WASHINGTON (Reuters) - U.S. Senate Republicans said on Tuesday they were working on their own legislation to address police reform and racial injustice as the Democratic-led House of Representatives moved toward a vote this month on its sweeping reform bill.
Republican Majority Leader Mitch McConnell said Senator Tim Scott, the party’s only black member in the upper house of Congress, would lead the effort and that it was important that the Senate act.
“We’re still wrestling with America’s original sin. We try to get better, but every now and then it’s perfectly clear we’re a long way from the finish line,” McConnell told reporters.
Details of the bill have not been released. Senator Shelly Capito, one of the group working on the bill, said it was expected to have at least two prongs, one looking at police reforms and another at racial discrimination with proposed improvement in the criminal justice system.
Scott said he hoped to have a bill by Friday.
So far, Capito said, it does not include a federal ban on police use of chokeholds, cited in last month’s killing of George Floyd, the African-American man whose death in police custody has roused worldwide protests against racism. Floyd died as a white Minneapolis police officer knelt on his neck for eight minutes and 46 seconds. The officer has been charged with second-degree murder.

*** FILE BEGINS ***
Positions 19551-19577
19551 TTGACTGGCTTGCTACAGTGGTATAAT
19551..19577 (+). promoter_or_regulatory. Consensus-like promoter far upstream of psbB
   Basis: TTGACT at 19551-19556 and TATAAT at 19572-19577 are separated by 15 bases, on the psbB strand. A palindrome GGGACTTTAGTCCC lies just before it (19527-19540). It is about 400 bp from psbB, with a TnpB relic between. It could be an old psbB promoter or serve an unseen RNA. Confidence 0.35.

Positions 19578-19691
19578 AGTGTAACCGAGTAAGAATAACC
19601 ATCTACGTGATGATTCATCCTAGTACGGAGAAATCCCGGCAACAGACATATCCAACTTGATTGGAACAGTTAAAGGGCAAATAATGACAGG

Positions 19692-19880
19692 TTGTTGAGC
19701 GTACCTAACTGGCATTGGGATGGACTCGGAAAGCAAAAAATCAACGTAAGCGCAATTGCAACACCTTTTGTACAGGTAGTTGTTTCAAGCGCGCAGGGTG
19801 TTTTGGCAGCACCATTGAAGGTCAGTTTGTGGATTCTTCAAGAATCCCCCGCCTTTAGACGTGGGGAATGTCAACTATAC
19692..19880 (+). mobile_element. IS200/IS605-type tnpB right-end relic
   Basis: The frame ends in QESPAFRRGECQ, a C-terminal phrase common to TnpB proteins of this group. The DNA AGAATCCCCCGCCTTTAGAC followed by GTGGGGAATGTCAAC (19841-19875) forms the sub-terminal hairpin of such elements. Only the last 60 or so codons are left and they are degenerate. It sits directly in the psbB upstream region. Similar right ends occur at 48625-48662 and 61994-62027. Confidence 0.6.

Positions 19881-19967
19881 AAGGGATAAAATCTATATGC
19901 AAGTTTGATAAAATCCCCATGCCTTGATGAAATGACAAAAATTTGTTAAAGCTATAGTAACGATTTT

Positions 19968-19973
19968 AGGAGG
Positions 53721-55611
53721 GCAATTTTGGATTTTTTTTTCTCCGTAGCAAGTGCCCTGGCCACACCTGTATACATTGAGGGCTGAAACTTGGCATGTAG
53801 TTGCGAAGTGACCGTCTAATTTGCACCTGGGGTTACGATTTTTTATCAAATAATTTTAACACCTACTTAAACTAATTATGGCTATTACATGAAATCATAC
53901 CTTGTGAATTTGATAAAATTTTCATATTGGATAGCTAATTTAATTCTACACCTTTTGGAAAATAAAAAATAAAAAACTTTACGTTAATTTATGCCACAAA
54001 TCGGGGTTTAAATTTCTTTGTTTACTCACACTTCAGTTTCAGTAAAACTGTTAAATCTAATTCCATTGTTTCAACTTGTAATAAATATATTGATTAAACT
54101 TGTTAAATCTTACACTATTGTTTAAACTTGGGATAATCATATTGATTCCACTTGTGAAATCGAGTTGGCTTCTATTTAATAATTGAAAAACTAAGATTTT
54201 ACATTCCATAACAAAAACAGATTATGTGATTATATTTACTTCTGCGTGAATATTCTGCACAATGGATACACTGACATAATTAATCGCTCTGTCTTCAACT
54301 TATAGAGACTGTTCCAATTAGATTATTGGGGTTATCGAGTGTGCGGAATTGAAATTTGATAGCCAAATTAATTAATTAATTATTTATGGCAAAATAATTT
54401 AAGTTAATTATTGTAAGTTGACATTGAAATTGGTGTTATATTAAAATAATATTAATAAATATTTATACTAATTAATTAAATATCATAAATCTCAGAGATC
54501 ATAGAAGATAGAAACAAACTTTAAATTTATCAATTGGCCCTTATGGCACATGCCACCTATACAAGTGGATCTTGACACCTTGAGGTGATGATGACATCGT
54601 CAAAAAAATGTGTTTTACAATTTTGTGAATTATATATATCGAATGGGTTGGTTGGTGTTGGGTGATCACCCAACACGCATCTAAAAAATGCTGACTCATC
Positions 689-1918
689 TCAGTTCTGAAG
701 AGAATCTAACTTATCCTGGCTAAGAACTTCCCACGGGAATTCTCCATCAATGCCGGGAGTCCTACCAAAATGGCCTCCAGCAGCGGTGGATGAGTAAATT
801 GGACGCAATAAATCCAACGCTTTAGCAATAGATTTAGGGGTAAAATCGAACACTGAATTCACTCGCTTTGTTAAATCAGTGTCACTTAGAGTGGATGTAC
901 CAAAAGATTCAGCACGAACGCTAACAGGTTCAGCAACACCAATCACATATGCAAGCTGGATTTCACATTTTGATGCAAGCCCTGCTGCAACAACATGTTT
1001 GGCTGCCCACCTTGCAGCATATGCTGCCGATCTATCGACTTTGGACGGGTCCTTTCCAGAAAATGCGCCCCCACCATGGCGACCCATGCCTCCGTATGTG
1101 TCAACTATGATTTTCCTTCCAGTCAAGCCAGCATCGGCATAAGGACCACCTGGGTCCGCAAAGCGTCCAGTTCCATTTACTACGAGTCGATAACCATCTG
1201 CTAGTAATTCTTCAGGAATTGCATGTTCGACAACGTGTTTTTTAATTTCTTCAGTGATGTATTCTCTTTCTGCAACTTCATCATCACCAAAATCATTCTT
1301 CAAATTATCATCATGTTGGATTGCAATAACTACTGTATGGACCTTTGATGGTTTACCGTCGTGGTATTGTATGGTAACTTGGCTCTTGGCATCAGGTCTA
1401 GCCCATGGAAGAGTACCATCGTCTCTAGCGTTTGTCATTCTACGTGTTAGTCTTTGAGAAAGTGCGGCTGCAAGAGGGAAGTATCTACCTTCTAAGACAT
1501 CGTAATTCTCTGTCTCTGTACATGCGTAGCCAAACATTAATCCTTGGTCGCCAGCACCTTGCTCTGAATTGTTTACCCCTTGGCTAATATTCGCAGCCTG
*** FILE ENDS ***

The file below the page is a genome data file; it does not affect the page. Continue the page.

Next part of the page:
U.S. congressional Democrats unveiled sweeping legislation on Monday to combat police violence and racial injustice.
Separately, the House’s No. 2 Democrat, Representative Steny Hoyer, told reporters on Tuesday he was targeting a House vote on a policing reform bill during the week of June 22.
“That’s contingent upon the process of producing a bill that’s in shape for floor consideration by that date. We’re going to bring it up soon,” Hoyer said.
The House Judiciary Committee has scheduled a hearing for Wednesday.
Reporting by Patricia Zengerle; Additional reporting by David Morgan, Richard Cowan and Doina Chiacu; Editing by Dan Grebler